Tuesday, December 25, 2007

HORROR RISES FROM THE TOMB (1973) d. Carlos Aured

Reviewed by Rick Trottier

Most European horror films of the 1960s and 1970s were seen in the United States in a very different form than they were in Europe, especially Spanish horror. European horror films usually received extremely limited releases and when they reached video cassette, widescreen films were often pan & scan, while transfers were usually murky and miserable. The English dubbing of European languages added a layer of silliness to the mostly serious tones, while atmospheric imagery was often cut so that the gore and girls took center stage. Fortunately, American distribution companies are now offering dvds like HORROR RISES FROM THE TOMB where you can see the original aspect ratios, restored prints, authentic language tracks and uncut foreign distribution scenes, providing Euro-horror film lovers with an experience that is unforgettable.

HORROR RISES FROM THE TOMB is the story of a Medieval sorcerer, Alaric de Marnac, who is executed along with his vampiress attendant, Mabille de Lancre for crimes against God and humanity. Hundreds of years later, the descendants of Alaric de Marnac unwittingly provide the means of his return and that of his vampire collaborator, who begin a reign of terror and blood throughout the French countryside. Only the powers of a sacred amulet and arcane knowledge wielded by a beautiful young woman can stop the insidious pair from spreading carnage and carnality.

HORROR RISES FROM THE TOMB, written by Jacinto Molina (Paul Naschy) uses the familiar plot device of Mr. Naschy playing a duel role of historical villain and present-day hero enmeshed in a story of sorcery and sin. Combined with spooky, rural castle sets, moodily colored lighting, gory death scenes rife with scarlet stained skin and a delicious array of beautiful European actresses, HORROR RISES FROM THE TOMB is a feast for the eyes. Alternating between hip, modern Continentals and murderous Middle Age monsters, and dappled with scabrous zombies and salacious starlets, Carlos Aured’s imagery more than makes up for a tale that is characteristically the pillar of Paul Naschy’s films. Whether you watch the English-dubbed track or glory in the original Castilian language track, HORROR RISES FROM THE TOMB is as enjoyable a film as any of the other splendid iconic offerings from the Naschy canon.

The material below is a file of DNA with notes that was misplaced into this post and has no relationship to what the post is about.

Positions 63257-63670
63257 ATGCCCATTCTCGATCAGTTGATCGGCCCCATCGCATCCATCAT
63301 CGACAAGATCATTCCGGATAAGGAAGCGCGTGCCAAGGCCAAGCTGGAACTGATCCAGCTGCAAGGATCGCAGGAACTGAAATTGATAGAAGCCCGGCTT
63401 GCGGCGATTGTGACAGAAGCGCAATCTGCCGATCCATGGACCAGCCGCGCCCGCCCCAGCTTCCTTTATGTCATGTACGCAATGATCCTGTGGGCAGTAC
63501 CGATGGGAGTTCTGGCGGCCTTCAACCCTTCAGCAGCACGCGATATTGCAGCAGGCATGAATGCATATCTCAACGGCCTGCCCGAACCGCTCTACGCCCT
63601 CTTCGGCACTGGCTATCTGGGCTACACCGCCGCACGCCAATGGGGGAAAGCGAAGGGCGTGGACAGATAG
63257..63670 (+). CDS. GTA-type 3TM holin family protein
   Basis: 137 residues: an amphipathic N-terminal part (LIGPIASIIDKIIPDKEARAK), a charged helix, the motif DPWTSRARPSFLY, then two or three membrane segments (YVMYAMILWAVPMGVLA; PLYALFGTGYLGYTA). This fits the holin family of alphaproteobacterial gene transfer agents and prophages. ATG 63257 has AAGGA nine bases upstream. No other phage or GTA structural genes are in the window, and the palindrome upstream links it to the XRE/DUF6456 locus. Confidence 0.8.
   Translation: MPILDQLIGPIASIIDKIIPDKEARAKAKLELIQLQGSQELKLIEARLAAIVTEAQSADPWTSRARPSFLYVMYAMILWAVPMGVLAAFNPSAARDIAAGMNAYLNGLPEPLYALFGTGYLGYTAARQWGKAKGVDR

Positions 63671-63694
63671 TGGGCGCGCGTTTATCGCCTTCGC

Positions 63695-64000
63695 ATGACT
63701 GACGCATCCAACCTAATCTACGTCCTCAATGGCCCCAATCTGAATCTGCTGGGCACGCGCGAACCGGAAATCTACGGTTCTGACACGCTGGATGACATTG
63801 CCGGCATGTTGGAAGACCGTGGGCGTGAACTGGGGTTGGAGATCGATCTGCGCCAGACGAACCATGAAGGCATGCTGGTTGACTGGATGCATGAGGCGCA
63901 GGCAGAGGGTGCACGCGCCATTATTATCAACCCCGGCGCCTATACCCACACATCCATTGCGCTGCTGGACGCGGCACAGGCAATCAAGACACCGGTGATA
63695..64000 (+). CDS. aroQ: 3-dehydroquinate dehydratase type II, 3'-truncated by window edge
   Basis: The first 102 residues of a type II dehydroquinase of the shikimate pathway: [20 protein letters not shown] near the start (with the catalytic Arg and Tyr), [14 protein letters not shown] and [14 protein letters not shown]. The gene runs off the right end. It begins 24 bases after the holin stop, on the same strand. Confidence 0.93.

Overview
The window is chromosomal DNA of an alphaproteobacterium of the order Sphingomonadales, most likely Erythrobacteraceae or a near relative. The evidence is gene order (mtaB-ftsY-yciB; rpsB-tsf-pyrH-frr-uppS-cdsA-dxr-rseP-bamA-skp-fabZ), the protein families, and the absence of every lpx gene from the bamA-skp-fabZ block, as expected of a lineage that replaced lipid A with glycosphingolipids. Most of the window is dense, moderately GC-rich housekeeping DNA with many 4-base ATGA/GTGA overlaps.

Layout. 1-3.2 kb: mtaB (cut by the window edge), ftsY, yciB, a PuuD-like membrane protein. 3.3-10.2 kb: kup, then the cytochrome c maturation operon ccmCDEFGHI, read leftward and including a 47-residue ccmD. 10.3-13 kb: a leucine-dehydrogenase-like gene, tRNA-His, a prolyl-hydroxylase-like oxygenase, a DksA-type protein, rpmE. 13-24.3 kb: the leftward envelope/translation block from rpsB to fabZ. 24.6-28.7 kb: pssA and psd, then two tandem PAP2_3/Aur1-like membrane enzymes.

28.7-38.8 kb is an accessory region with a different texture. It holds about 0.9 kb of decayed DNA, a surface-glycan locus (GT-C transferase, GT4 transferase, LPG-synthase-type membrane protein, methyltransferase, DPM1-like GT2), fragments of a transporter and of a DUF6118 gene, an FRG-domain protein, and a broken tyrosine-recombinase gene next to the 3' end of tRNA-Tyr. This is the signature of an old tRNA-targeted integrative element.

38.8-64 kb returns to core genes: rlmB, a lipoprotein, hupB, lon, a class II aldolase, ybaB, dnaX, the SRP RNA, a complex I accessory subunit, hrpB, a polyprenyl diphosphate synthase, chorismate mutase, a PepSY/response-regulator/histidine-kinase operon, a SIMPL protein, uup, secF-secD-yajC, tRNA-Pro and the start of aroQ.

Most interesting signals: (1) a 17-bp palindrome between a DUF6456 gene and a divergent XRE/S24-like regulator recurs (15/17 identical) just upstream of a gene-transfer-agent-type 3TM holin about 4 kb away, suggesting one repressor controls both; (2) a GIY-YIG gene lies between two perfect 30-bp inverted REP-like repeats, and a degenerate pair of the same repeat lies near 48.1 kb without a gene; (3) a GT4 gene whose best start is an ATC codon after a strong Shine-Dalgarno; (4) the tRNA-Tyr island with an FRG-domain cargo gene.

The extras menu on HORROR RISES FROM THE TOMB may not be as lush as some of the other Naschy dvds that have come out in recent years, but it doesn’t have to be. There are only so many interviews available with the Master himself, and going over old ground does not make it fresher. What is included is still worthwhile. There is an introduction by Mr. Naschy as well as an audio commentary by Naschy and director Carlos Aured. A sizable stills gallery with lobby card and poster art will delight any fan of Euro-horror. In addition to the alternate language tracks, there is the original Spanish credit sequence and the U.S. theatrical trailer. Since Spanish films made during the rule of the Franco fascist regime censored nudity and violence, the alternate “censored” scenes can be viewed. Most importantly, HORROR RISES FROM THE TOMB can be viewed widescreen and in glorious, crisp color.

HORROR RISES FROM THE TOMB is another fine addition to the dvd cabinet of any serious collector/lover of Spanish horror at a time when Euro-horror was still the gold standard. It has the charismatic Jacinto Molina at his height, a bevy of beautiful actresses including the incomparable Helga Line and all the atmospheric mannerism worthy of an El Greco masterpiece.


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